A track record of success
Amendment would direct broadband funds to high need areas
by Zack Harold, Capitol Reporter, The Charleston Daily Mail
CHARLESTON, W.Va. -- Concerned about the quality of Internet access in Possum Hollow, state senators on Wednesday voted to amend a House bill meant to increase broadband speed in the state.
The original legislation, House Bill 2979, would have required West Virginia's minimum broadband Internet speeds match the Federal Communication Commission's standards.
But Sen. Robert Plymale, D-Wayne, introduced an amendment on the Senate floor Wednesday that also would require the state to direct future broadband grant money to areas with the lowest amount of broadband access.
Plymale said the amendment would ensure residents who currently do not have broadband Internet would get the service before the state Broadband Deployment Council chooses to upgrade service for residents already enjoying speedy Internet access.
Sen. Mitch Carmichael, R-Jackson, spoke in support of Plymale's amendment.
Carmichael, who works for Frontier Communications, said the problem with broadband access in West Virginia is not speed, but access. He said there are currently 85,000 homes in the state that currently do not receive broadband Internet, other than through satellite connections.
And while satellite Internet speeds may provide fast download times, Carmichael said latency is the biggest issue.
In simple terms, "latency" describes how fast or slow computers communicate with the Internet.
Even though a satellite Internet connection might allow users to download information quickly, it might take a long time for a home computer to send information back through the pipeline. This would make for a "high latency" connection.
Carmichael said hardwired broadband connections, such as those available through cable television providers or phone companies, provide low latency connections, where computers are able to communicate back and forth with the Internet at a very fast pace.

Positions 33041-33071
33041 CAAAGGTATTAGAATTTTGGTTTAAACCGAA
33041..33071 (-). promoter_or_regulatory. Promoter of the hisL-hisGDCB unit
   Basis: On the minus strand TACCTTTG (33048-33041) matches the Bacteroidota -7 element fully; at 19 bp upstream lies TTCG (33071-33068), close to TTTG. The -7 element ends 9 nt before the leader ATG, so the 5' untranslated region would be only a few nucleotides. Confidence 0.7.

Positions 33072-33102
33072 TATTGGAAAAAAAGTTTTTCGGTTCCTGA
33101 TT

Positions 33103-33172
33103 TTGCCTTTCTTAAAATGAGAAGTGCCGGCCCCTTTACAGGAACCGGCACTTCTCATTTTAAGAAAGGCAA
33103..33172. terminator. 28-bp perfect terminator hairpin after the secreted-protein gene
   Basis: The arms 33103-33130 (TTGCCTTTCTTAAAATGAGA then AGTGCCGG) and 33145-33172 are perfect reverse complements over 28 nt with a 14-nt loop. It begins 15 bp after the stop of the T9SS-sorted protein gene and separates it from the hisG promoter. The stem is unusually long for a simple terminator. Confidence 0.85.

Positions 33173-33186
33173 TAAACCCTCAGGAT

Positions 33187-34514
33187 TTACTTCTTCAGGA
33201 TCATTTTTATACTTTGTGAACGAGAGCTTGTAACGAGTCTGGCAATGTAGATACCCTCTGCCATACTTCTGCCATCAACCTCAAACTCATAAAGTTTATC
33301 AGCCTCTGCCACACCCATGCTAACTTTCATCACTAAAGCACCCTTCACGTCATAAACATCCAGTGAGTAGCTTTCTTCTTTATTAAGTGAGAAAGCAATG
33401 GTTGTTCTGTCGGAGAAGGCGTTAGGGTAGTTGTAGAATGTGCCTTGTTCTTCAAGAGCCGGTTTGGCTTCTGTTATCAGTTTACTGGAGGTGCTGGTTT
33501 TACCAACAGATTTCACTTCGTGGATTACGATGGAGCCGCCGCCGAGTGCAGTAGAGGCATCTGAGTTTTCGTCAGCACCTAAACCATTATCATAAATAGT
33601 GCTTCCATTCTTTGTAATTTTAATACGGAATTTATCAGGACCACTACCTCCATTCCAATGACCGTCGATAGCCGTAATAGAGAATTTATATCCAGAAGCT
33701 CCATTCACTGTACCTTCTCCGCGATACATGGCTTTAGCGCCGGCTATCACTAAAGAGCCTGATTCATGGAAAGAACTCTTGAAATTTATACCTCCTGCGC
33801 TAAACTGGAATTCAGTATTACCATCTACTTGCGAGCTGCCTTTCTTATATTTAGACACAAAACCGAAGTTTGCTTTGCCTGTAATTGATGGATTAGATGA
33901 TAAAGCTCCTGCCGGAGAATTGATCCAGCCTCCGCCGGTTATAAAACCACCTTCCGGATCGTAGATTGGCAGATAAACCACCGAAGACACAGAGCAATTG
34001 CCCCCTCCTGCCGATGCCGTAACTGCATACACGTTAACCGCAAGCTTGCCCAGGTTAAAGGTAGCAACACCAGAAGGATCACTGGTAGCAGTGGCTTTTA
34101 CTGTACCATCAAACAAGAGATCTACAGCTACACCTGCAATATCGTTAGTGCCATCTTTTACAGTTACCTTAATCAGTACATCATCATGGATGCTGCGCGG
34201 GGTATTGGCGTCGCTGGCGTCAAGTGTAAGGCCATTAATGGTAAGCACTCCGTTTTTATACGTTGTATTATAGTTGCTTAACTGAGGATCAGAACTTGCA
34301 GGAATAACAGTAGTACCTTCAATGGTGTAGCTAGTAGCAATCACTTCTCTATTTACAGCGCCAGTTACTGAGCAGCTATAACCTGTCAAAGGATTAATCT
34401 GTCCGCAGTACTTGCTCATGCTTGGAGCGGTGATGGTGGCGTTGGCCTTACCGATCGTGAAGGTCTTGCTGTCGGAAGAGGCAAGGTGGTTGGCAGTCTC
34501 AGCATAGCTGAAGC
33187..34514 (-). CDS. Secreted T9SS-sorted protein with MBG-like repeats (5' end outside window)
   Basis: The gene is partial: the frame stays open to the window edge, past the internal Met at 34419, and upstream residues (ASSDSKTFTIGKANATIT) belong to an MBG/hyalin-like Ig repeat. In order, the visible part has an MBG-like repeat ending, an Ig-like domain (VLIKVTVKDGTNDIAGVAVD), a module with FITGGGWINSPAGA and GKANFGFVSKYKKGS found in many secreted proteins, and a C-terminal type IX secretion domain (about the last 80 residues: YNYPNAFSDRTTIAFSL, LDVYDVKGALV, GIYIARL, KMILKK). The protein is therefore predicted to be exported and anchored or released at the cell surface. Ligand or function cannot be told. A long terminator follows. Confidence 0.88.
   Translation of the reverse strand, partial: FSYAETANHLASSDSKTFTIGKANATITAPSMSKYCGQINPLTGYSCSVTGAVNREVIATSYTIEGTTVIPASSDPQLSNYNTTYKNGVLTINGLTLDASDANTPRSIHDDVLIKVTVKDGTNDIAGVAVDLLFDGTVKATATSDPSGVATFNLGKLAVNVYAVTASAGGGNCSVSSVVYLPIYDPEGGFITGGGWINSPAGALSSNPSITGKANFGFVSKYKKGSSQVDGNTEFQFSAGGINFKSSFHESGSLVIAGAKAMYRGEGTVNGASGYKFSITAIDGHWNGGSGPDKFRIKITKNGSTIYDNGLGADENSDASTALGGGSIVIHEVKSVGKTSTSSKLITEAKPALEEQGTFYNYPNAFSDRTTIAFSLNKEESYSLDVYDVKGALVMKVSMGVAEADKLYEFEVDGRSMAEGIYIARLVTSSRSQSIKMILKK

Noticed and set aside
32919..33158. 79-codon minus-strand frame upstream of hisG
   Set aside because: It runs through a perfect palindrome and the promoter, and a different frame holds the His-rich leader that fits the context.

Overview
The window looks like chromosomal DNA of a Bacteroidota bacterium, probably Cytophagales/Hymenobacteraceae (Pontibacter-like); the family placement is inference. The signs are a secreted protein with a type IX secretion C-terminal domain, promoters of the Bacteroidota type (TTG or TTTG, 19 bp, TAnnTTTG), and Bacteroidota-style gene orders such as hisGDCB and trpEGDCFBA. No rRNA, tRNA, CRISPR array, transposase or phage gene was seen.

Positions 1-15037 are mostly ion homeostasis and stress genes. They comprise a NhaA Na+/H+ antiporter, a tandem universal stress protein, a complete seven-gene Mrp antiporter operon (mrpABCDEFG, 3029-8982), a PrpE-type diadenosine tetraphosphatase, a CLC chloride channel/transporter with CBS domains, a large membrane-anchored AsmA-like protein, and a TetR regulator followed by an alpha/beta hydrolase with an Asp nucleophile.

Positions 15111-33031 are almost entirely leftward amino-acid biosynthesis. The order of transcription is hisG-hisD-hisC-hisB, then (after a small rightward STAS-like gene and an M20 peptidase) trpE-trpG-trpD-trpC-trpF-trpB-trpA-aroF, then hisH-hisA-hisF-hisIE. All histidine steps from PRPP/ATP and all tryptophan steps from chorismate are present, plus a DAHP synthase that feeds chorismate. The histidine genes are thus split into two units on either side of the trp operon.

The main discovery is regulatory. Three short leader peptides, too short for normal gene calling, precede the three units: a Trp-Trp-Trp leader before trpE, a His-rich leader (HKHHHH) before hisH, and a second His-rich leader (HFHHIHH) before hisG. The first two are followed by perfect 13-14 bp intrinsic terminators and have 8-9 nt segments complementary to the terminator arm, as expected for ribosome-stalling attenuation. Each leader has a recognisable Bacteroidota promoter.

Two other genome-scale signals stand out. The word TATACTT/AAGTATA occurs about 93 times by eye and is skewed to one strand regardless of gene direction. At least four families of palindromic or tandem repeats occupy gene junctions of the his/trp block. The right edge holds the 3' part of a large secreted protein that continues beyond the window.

This becomes especially important when users try to play online video games or use Internet-based phone services like Vonage or Magic Jack.
Several senators opposed the amendment, however. A voice vote was too close to call, so Senate President Jeff Kessler had to count the votes by asking members to stand.
Speaking before the vote, Sen. Herb Snyder, D-Jefferson, urged members to vote against Plymale's amendment.
Snyder, whose Government Organization Committee approved the bill earlier this week, said House Majority Leader Brent Boggs, D-Braxton, introduced the legislation and was happy with its existing language.
He said the state's Broadband Deployment Council, which oversees expansion of broadband Internet access in the state, also liked the bill as it arrived in the Senate.
"Everyone that deals with this thinks this is the way we should go," Snyder said.
By accepting Plymale's amendment, Snyder said the Senate would only bind the hands of the broadband council from making decisions about state Internet access issues. He said the council looks at many factors when deciding how to spend grant monies but Plymale's amendment would require them to look at only one factor - access -- before any other.
"I trust the Broadband Council ... to make those decision on into the future," he said.
Snyder said with satellite Internet now available, talking about access is a irrelevant.
"As we speak the entirety West Virginia is bathed in satellite signal at a capacity of five megabytes. So we're already surpassing that standard in the entire state, unless you're in a cave where you can't get signal," he said.
Sen. Clark Barnes, R-Randolph, stood to ask Plymale and Carmichael if the amendment would preclude the Broadband Council from bringing service to areas already served by satellite Internet.
"If we have 10 folks up in Possum Hollow that have no access to broadband access, would they receive priority over the thousand people who only have two megabytes of broadband access?" he said.
Carmichael and Plymale both said the bill would ensure Possum Hollow residents get broadband before upgrades were made elsewhere.
While Barnes was clearly using "Possum Hollow" as a hypothetical rural hamlet, there are at least four communities in West Virginia that bear the name, in Summers, Mercer, Berkeley and Pocahontas counties.
Senators are expected to vote on House Bill 2979 on Thursday. If it passes, the legislation must return to the House for members to approve amendments made in the Senate.
If the House doesn't approve the changes, the bill would be assigned to a joint House-Senate committee to work out a compromise.
If that happens, agreement on the legislation could come down to an 11th-hour deal. All bills that will pass this year must clear the House and Senate before midnight Saturday, the 60th day of the regular legislative session.